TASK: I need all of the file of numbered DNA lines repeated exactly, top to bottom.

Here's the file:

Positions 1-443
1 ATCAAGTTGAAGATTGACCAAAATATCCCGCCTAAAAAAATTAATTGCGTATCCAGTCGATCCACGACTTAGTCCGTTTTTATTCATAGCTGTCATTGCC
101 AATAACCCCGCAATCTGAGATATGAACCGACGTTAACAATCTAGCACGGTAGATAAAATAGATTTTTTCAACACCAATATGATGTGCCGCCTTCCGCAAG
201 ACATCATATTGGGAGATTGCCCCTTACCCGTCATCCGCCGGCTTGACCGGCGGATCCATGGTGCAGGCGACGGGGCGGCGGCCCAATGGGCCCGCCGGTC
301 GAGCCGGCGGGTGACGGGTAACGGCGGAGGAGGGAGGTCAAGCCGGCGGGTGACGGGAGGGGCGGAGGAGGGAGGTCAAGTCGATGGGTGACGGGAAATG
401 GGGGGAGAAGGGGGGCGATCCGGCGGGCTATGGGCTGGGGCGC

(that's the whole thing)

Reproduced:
Positions 1-443
1 ATCAAGTTGAAGATTGACCAAAATATCCCGCCTAAAAAAATTAATTGCGTATCCAGTCGATCCACGACTTAGTCCGTTTTTATTCATAGCTGTCATTGCC
101 AATAACCCCGCAATCTGAGATATGAACCGACGTTAACAATCTAGCACGGTAGATAAAATAGATTTTTTCAACACCAATATGATGTGCCGCCTTCCGCAAG
201 ACATCATATTGGGAGATTGCCCCTTACCCGTCATCCGCCGGCTTGACCGGCGGATCCATGGTGCAGGCGACGGGGCGGCGGCCCAATGGGCCCGCCGGTC
301 GAGCCGGCGGGTGACGGGTAACGGCGGAGGAGGGAGGTCAAGCCGGCGGGTGACGGGAGGGGCGGAGGAGGGAGGTCAAGTCGATGGGTGACGGGAAATG
401 GGGGGAGAAGGGGGGCGATCCGGCGGGCTATGGGCTGGGGCGC